The Self-Deceptive Society

With all the publicity about the greed in the financial and auto industries, everyone’s asking how it all happened, and pointing the finger… but very few are pointing it in the right direction. I’d like to suggest where the finger belongs can be determined by looking at a few numbers and what they represent… and what they don’t.

To begin with, the “real” U.S growth rate over the past half century has seldom exceeded 3.5% annually. Over the past 20 years or so, productivity growth has generally been around or slightly below 10%. Over the 1900-2005 period, corporate profits averaged around 5%., yet since 2002, corporate profits were running more than 50% above that average, and in 2007, they were almost 60% above that average, yet inflation was reported as “nominal.” How could this possibly be? Productivity wasn’t up that much, nor were costs down. In fact, until 6 months ago, energy costs were skyrocketing. What caused the reported profit increases was leveraged liquidity, since the costs of all those derivative-based funds weren’t shown as costs on anyone’s books, and even turned up as assets on many companies’ accounting ledgers.

Yet, the stock market kept climbing, largely because the analysts kept pointing out that the P/E ratios [price/earnings ratio] of stocks were far below historic highs and at a 10 year low. The only problem with that was that the earnings were in all too many cases deceptively inflated.

Housing prices continued to inflate, based on demand-fueled, statistically flawed lending models that resulted in far too many people being given loans that could never be repaid.

Add to that the feeling that inflation was low and under control, based on government statistics. According to those figures, except for a period in the 1970s, inflation has been below 4.0%… except… the measurements for inflation, as I noted in an earlier blog post, have been changed to eliminate such key aspects of daily living as housing, food, and energy, and including those would increase the number by as much as 40%, and be far more realistic. What this meant was that Americans on the lower side of the income scale were getting squeezed, because so many of their benefits, from Medicare to Social Security, weren’t keeping up with real price increases, since those benefits were indexed to the “core” inflation numbers. Then, just before everything turned sour, consumer debt peaked at an all-time high.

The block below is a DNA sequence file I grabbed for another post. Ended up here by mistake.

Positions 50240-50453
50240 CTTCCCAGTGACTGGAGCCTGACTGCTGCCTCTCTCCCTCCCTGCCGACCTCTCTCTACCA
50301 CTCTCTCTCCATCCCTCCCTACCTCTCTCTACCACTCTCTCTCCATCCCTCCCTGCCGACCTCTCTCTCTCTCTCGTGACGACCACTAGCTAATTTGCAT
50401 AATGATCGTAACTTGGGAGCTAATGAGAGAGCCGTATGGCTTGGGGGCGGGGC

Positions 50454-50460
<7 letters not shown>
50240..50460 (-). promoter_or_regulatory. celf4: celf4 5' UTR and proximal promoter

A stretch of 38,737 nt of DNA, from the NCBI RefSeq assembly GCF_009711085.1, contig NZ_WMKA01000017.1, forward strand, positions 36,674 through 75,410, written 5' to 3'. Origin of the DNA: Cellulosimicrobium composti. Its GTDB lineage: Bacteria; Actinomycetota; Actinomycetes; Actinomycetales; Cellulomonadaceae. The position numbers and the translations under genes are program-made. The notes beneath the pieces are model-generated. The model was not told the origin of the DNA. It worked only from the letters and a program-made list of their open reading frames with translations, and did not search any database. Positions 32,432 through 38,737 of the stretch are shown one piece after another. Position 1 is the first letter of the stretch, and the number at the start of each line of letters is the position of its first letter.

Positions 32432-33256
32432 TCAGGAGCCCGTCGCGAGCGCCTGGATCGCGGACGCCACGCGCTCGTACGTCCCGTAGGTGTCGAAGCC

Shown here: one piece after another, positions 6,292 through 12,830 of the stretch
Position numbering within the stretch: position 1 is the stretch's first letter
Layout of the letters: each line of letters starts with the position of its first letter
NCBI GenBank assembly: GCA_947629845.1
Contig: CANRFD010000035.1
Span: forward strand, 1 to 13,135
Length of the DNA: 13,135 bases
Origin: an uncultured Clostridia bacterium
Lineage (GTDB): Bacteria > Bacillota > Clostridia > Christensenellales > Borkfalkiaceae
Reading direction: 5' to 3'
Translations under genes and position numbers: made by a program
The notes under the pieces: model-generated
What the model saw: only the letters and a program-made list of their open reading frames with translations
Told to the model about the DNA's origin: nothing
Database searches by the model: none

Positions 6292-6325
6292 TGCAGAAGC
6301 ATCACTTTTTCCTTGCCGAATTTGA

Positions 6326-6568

Throughout this entire situation, I doubt that any number produced by anyone was essentially accurate, or that, no matter how hard any analyst tried, any statistical assessment could be more than an approximation.

For various reasons, ranging from out-and-out greed to misguided altruism, we’ve created a system where few if any of the metrics industries and government use are accurate, and some are so far from such accuracy as to be laughable… if the results weren’t so tragic. Yet, in case after case, when those few analysts who did understand and had the nerve to speak out tried to point this out, they were ignored, if not pushed out, because the deception was so much more comfortable to so many people. Just look at the analyst who tried for years to get the SEC to investigate Bernard Madoff. He couldn’t “prove” through evidence; he only knew that such reported returns were impossible in practical terms, just as the returns on all the derivatives turned out to be.

No one can save us from our own self-deceptions… except us.